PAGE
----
Advanced electron microscopy techniques have been used to determine the accurate structural map of Mediator, one of the largest and most complex "molecular machines" in cells by a team of researchers.
Mediator is crucial for the regulation of most genes' activity and works in the cells of all plants and animals. The mapping of its structure—which includes more than two dozen unique protein subunits—represents a significant advance in basic cell biology and should shed light on medical conditions involving Mediator's dysfunction, from cancer to inherited developmental disorders.
The finding demonstrates how recently developed molecular imaging methods can be applied to characterize large and important protein complexes.
A Complex Machine
The detailed map of Mediator comes nearly 20 years after the complex was first described by Stanford University biologist Roger Kornberg and colleagues. Kornberg, whose lab members at the time included Asturias, later won a Nobel Prize for his work on the gene transcription machinery of cells.
This gene transcription machinery evolved to perform one of the most basic and routine functions in biology, namely the copying of the information encoded in the DNA of genes into portable RNA "transcripts"—some of which stay and work in the cell nucleus, while others exit the nucleus and are translated into proteins.
Each cell has its own pattern of gene transcription activity, determined by a regulatory system in which Mediator plays an indispensable role. The huge Mediator complex enables transcription factors and other regulatory proteins to influence the RNA polymerase II that actually performs the transcription.
To understand precisely how Mediator does its job, scientists have needed an accurate 3-D model of its architecture, including the locations of all its subunit proteins and a description of the different conformations Mediator can adopt to influence interactions between other components of the transcription machinery.
However, Mediator is enormous by biological standards: the version found in yeast has 25 distinct protein subunits and the human version has 30. It is also highly flexible. That combination of large size, high complexity and high flexibility makes it a poor candidate for high resolution imaging methods such as X-ray crystallography or nuclear magnetic resonance spectroscopy.
As a postdoctoral researcher in the Kornberg laboratory in the 1990s, Asturias helped pioneer the use of "single particle" electron microscopy (EM) for the imaging of large transcription complexes such as Mediator. Single-particle EM requires the taking of thousands of separate EM images of a particle of interest—typically very "noisy" images, which depict a particle in different orientations and perhaps also in a number of different conformations. All these data must be filtered and averaged to reduce the noise and yield useful 3-D pictures. In a 1999 study in Science, Asturias and colleagues used an early form of single-particle EM to determine the first rough structure of the full Mediator complex.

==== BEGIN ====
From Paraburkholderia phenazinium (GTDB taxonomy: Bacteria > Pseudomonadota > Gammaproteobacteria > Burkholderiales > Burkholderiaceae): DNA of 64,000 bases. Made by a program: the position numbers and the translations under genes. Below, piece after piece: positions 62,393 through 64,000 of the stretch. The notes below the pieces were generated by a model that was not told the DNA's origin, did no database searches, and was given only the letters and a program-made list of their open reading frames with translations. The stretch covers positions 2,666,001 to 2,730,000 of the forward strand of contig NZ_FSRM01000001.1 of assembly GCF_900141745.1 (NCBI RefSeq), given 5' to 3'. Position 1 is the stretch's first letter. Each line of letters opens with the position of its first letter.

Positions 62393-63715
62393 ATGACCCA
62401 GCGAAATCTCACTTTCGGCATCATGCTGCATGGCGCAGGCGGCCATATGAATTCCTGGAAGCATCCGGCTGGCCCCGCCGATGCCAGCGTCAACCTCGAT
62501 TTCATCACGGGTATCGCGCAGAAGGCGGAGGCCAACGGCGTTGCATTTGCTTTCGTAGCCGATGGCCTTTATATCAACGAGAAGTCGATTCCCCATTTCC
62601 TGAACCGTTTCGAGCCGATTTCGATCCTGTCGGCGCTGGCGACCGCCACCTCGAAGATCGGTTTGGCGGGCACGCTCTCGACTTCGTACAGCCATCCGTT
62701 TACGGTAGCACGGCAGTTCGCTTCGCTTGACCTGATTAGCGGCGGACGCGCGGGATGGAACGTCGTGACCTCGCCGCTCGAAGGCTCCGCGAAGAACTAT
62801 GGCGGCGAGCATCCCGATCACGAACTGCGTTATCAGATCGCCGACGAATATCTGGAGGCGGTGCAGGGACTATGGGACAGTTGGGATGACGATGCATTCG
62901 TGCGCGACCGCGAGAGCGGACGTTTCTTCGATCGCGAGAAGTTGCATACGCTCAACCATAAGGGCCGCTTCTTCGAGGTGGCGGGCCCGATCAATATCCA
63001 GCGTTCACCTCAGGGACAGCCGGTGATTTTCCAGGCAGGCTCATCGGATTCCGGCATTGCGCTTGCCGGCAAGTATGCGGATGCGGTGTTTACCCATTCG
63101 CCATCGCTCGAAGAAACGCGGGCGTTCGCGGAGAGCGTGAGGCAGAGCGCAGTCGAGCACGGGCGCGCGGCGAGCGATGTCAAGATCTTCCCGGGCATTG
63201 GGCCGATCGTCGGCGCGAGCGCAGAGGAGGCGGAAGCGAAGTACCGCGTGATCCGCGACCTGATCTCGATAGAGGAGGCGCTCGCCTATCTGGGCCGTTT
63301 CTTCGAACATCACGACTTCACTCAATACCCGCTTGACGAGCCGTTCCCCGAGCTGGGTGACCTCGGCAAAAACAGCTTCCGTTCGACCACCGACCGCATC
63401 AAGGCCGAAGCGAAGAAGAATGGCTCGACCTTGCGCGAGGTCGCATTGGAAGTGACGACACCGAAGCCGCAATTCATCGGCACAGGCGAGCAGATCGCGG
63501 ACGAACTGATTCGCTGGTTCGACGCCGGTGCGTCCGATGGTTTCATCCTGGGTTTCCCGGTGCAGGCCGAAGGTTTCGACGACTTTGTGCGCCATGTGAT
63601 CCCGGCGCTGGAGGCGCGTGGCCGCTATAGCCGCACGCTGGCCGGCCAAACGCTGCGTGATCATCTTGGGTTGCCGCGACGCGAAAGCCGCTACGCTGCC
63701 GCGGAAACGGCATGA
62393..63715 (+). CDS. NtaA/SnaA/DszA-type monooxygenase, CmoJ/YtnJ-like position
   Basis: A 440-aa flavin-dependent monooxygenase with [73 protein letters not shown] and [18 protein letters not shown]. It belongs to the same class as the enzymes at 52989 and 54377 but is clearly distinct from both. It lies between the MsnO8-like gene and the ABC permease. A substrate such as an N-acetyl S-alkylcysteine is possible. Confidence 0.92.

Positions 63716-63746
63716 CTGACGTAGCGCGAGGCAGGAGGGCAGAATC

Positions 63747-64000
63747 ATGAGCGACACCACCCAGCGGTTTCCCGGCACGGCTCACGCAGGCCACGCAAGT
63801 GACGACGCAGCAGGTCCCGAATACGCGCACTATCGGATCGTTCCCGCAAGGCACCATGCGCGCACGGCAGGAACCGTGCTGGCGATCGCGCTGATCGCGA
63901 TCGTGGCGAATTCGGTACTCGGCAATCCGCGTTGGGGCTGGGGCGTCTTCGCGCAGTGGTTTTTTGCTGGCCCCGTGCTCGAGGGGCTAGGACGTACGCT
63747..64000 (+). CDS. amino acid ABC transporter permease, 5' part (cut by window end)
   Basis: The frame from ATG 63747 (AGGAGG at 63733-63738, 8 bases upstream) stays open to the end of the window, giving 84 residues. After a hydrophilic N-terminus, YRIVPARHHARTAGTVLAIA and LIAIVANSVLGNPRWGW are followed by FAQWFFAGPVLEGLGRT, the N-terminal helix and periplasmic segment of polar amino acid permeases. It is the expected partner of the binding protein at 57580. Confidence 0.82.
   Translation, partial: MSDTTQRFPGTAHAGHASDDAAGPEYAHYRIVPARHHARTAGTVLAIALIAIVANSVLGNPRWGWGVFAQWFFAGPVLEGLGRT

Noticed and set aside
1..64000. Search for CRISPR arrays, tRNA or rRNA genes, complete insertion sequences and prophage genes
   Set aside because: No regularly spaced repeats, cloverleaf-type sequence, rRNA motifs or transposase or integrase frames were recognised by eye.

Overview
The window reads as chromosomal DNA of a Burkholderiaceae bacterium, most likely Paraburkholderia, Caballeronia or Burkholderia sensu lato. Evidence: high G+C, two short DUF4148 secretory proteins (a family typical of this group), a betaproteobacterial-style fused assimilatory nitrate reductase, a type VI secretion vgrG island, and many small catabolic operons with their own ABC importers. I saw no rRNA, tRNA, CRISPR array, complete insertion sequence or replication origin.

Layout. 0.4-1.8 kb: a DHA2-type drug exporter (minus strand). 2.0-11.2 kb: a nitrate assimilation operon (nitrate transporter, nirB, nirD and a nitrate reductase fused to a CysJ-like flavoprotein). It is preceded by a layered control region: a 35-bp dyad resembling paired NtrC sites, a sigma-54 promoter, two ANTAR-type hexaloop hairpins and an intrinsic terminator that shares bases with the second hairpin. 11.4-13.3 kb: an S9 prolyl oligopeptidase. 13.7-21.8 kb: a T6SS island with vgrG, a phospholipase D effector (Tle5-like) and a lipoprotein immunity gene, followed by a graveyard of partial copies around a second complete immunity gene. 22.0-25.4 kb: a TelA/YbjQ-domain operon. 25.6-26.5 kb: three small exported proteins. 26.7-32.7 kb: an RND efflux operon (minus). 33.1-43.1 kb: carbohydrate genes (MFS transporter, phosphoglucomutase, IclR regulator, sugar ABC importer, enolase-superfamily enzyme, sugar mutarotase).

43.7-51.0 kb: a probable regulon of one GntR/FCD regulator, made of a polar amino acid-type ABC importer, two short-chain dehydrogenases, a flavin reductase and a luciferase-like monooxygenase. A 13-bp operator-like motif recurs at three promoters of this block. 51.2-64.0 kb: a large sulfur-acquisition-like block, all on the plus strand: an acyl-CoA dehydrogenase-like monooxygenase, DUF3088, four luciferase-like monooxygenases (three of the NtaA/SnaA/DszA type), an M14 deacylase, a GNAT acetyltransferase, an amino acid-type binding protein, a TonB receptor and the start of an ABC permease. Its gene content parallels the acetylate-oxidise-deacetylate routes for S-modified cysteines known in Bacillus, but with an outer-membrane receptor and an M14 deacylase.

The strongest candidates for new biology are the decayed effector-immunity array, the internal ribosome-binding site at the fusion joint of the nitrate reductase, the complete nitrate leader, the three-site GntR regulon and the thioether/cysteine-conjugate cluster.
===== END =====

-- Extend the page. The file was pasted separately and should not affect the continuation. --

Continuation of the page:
In the decade and a half since then, Asturias's group has continued to use EM techniques to study Mediator. Others have used high-resolution techniques to study individual Mediator subunits or portions of the complex. However, a clear and accurate picture of how the whole structure fits together has been elusive until now.
Turning a Model on its Head
To determine the full structure clearly, Asturias and his colleagues began by producing highly pure quantities of a standard yeast version of Mediator—the purification process itself being a major challenge. They then used this collection of Mediator particles to record roughly 85,000 EM images, which they categorized according to conformation. Averaging these yielded the clearest 3D model yet of the Mediator structure, to a resolution of about 18 Angstroms (1.8 billionths of a meter).
Using various other biochemical analyses, including the subtraction of different protein subunits to see how the EM images changed, the scientists were able to identify the precise locations of yeast Mediator's 25 protein subunits.
This mapping resulted in a comprehensive revision of the old rough model of Mediator's head-middle-tail structure. "After we located all the protein subunits, we realized that the head module is at the top of Mediator, not the bottom as had been thought," said Kuang-Lei Tsai, a postdoctoral fellow in the Asturias Laboratory, who was first author of the study. "These new data have helped us make sense of many previous biochemical observations."
Asturias and Tsai next collaborated with the laboratory of Joan and Ron Conaway—Joan is another Kornberg alumnus—at the Stowers Institute for Medical Research in Kansas City. The Conaway team had been working on human Mediator and now provided pure samples for EM imaging, as well as biochemical analyses of the subunit locations.
This work revealed that human Mediator shares the same broad architecture, implying that this structure has been, for the most part, conserved throughout the billion years of evolution that separate yeast and humans. "Basically the two Mediators have similar overall structure," said Tsai.
In the last part of the study, Asturias and Tsai used the new structural data to show how Mediator likely changes its conformation as it interacts with RNA polymerase on the one hand, and various transcription regulators on the other.
"This study has given us a fairly definitive picture of the Mediator architecture and how the different subunits are organized, so we can start to work towards an atomic resolution model," Asturias said. "We also want to understand better how Mediator interacts with all those other proteins to actually carry out transcription in a regulated manner."